Treatment use and expenditure on curative care in rural Indonesia

Peter Berman, Barbara A. Ormond, Ascobat Gani

Research output: Contribution to journalArticlepeer-review

24 Citations (Scopus)


Rural Indonesians face a diverse and complex marketplace in which they can seek treatment for perceived illness. This includes a wide range of informal, traditional and licensed allopathic public and private providers. This paper describes the richness of household care-seeking behaviour in terms of utilization of different treatment alternatives and household spending on curative care. Better understanding of these patterns is an important prerequisite for the development of new policy initiatives to strengthen health care financing without negatively affecting service equity and effectiveness. Utilization and expenditure for different types of providers are presented in aggregate for the sample population from rural West Java. More detailed breakdowns are given by perceived severity of illness, specific diagnostic categories and income quartiles. Treatment prices and travel costs per treatment contact are also calculated. The data highlight the importance of informal sources of treatment in care-seeking as well as the importance of public and private licensed providers in spending. Rural districts with only a few licensed providers show much variety in prices for treatment by these providers in their public and private roles. Lower income patients use less treatment overall and less modern licensed care. Overall, there is much 'willingness to use' treatment and moderate 'willingness to pay'.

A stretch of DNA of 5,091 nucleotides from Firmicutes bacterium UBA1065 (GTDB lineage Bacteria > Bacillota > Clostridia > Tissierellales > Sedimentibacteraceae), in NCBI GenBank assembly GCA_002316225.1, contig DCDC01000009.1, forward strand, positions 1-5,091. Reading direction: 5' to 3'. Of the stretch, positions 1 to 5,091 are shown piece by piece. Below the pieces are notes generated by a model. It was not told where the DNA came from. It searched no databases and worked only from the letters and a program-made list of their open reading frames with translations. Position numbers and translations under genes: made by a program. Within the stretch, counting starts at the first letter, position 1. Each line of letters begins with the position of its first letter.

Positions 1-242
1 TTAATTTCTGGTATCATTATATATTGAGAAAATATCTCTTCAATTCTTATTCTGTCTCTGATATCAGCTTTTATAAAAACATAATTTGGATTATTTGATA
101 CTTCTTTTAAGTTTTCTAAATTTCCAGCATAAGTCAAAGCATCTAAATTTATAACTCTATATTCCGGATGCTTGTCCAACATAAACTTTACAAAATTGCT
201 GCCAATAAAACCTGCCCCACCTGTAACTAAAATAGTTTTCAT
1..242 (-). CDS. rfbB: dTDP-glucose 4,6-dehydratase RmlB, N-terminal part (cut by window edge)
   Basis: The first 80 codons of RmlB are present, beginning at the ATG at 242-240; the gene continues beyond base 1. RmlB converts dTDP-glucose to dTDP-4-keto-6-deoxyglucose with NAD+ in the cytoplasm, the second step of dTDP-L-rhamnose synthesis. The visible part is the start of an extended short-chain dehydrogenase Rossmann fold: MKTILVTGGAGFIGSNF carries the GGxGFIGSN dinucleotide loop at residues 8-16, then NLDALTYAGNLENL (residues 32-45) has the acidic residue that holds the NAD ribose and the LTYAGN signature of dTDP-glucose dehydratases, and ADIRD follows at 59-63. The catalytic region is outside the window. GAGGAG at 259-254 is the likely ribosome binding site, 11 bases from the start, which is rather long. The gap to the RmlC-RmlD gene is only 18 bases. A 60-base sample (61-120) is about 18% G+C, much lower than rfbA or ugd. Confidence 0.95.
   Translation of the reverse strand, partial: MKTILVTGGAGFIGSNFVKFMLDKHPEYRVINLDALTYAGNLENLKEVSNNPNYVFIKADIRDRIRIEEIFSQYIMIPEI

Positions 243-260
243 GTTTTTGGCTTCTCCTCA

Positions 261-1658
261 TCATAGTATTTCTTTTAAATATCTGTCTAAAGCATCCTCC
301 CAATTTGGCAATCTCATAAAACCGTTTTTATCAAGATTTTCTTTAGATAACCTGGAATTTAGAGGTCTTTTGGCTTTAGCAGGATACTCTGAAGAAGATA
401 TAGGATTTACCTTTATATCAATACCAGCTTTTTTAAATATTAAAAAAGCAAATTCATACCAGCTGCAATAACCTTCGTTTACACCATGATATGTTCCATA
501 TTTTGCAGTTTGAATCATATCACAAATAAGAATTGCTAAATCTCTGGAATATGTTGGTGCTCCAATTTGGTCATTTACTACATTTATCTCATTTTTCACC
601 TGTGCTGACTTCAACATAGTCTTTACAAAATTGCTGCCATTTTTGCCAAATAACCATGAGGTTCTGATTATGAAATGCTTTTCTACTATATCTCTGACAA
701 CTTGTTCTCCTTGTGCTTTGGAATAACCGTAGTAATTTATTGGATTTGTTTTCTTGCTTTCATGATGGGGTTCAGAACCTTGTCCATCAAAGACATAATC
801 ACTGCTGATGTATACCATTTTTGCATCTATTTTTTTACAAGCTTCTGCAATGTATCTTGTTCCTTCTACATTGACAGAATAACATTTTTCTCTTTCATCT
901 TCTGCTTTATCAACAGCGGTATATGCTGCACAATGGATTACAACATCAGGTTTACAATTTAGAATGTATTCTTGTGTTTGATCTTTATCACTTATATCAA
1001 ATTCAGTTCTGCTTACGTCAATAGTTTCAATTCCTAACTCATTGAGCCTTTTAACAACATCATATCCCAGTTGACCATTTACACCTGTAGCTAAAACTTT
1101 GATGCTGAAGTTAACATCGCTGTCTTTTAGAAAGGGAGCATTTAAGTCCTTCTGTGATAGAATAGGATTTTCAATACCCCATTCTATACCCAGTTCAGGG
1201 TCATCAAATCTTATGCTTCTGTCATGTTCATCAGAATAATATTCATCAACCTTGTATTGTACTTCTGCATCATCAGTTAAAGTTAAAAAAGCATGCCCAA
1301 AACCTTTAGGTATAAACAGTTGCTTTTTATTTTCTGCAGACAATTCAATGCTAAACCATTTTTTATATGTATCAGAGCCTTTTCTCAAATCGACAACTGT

Original languageEnglish
Pages (from-to)289-300
Number of pages12
JournalHealth policy and planning
Issue number4
Publication statusPublished - Dec 1987


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